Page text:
Woofing the Tropics – Mark Bargenquast & Justin Duggan
Bargy on the TD Woofer
The new Daiwa TD Woofer has certainly taken top shelf in my tackle box. After testing a few woofers down in Hervey Bay and getting good results on threadfin salmon, flathead and Barra it was time to try this new exciting lure in tropical Queensland, and where better than Weipa on the western side of cape York.
I finally had a day off from the daily grind of saltwater guiding and decided to go for a fish with Justin Duggan who was guiding with me. With limited time we only had a short session fishing the woofers over deep rock bars and suffered some numerous wipe outs from some really good fish. Fingermark, Pikey Bream, Estuary Cod, Trevally , Queenfish and a small jack all were taken on the lures in quick time.
On the run back to the ramp, we noticed a school of longtail tuna busting up on baitfish, the nearest rod was still rigged with a battle scarred woofer so I thought why not, a quick cast and bingo, a longtail on the woofer!
This is one versatile lure, slow roll gives it a tight shimmy, a fast crank makes the woofer look like a startled herring and it can be sunk down deep and hopped over structure for barra, jacks and even down south for big jewies and snapper I reckon it would be a hit!
With an amazing finish and colour range this lure is a must have for me. I’ll certainly be fishing with the woofer for some time to come!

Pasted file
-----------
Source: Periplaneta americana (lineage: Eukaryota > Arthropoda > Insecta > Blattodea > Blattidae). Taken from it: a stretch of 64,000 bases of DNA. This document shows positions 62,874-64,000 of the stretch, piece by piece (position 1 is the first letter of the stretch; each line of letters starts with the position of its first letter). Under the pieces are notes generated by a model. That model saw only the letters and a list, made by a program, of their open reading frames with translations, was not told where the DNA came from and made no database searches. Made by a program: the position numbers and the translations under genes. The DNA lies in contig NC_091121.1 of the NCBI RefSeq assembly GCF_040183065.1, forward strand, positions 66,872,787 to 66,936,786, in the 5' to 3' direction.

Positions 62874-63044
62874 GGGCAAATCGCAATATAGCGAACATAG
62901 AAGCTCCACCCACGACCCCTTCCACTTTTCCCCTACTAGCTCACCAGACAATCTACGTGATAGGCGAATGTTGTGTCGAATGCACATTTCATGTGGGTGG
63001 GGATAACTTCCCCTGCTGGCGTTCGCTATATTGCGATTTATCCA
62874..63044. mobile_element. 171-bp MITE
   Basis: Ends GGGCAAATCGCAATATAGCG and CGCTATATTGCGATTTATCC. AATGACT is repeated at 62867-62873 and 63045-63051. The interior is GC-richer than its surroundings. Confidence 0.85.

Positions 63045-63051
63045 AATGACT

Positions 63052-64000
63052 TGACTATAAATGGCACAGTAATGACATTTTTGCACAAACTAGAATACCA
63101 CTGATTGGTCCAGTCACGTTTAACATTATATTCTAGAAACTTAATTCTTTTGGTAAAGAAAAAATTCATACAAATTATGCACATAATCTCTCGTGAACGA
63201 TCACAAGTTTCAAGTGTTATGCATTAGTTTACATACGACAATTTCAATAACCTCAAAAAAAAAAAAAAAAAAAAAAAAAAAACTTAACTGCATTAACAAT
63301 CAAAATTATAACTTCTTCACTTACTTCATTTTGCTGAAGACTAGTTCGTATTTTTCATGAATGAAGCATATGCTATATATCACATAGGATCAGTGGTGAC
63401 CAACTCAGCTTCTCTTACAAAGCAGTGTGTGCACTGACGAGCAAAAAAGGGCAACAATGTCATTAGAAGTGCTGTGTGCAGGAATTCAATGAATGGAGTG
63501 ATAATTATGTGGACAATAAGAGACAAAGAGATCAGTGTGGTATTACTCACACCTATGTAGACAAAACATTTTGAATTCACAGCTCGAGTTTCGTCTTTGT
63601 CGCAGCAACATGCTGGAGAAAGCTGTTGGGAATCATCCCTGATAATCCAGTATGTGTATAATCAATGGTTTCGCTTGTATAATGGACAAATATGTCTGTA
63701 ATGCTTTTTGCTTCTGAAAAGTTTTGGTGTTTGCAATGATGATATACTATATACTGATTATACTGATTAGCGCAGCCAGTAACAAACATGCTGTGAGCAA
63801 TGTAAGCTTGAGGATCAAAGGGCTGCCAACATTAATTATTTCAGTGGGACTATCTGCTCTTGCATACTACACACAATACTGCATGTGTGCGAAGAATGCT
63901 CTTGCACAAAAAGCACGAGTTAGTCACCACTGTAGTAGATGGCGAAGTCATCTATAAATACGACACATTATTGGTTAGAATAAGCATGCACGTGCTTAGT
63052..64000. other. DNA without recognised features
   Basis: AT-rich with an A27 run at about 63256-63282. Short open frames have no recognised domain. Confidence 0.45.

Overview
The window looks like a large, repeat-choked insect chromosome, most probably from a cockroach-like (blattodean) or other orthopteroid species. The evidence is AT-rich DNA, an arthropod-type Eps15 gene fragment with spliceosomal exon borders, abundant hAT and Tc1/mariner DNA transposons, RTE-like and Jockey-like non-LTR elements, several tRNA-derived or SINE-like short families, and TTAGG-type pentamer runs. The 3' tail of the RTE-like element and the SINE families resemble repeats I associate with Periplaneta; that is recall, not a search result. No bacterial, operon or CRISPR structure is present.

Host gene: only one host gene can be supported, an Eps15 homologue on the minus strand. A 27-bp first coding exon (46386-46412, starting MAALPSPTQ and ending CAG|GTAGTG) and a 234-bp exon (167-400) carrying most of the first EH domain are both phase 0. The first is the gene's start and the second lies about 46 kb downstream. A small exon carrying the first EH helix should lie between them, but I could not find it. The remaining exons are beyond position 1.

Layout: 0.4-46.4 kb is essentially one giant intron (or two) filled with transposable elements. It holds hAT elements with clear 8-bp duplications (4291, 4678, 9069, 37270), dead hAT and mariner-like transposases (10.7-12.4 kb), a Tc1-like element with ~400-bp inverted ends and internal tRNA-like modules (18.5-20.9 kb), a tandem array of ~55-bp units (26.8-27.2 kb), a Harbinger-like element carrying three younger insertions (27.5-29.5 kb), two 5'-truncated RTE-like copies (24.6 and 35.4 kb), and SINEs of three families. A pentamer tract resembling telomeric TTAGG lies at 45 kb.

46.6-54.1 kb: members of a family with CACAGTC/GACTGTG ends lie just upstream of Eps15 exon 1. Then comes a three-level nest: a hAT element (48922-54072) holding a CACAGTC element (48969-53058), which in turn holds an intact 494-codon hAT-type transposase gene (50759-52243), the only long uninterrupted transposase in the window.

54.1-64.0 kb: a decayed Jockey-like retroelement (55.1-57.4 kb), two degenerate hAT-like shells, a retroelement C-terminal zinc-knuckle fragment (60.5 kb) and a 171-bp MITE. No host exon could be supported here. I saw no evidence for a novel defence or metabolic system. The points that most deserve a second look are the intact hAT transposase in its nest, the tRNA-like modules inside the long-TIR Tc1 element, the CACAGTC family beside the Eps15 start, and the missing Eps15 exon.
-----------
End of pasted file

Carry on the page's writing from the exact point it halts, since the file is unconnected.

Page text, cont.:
Justin and Bargies Tips for TD woofer fishing
– Be in tune with the woofers vibration, you will feel it on slow or fast movements through braided line and graphite rods. No vibration simply means the lure is fouled or you have too much slack. Avoid monofilament line or fibreglass rods, they do no service to these great lures.
– It is important to recognise when the woofer has reached a required depth. You can use a count matched with your sounder and a vertical drop of the lure to gauge the sink rate and then just adjust your countdown as the depth changes. Alternatively using a brighter braid like J Braid and a small amount of slack on the water will allow you to identify when the lure hits bottom.
– Although Woofers are good on bait cast gear we preferred working them with spin outfits in the 7’6” length. Spinning outfits are far easier to feed line back on the drop due to the weight of the woofers. Be quick to engage the bail arm when sinking lures, they get smacked on the drop a lot!
– Vary lifts and drops from short and sharp to long and slow and everything in between until you find what the fish want. These lures work wonderfully in conjunction with a good sounder and keeping a keen eye on it.
You want that woofer in the fish’s face.
– when fishing areas with snaggy bottom structure we make the first couple of inches of the lift a little slow to avoid burying the hooks deep into unwanted structure, this makes recovery of the lure easier if caught up.
– We mostly cast lures up-current and worked them back toward the boat. This allows better depth and presents the lure naturally as most predators face into the current.
– Be meticulous about keeping minimum slack line between the rod tip and the lure as the lure drops. We like a tiny bit of slack to allow the lure to free fall but most our hits come on the drop so you need minimal slack to set the hook.
– The Saqsas hooks supplied with the woofers are incredibly sharp and strong. When fishing for larger critters like the long tail tuna and queenfish we fished lighter drags but would suggest upgrading to heavier trebles when fishing above 4-5kg outfits.
– Tie direct to your woofer do not use loop knots as they cause fouling.
– We used shorter fluorocarbon leaders of around 1 meter to maintain good contact with the lure, longer leaders can create a “belly” in the line that sags and can miss hook-ups and contact.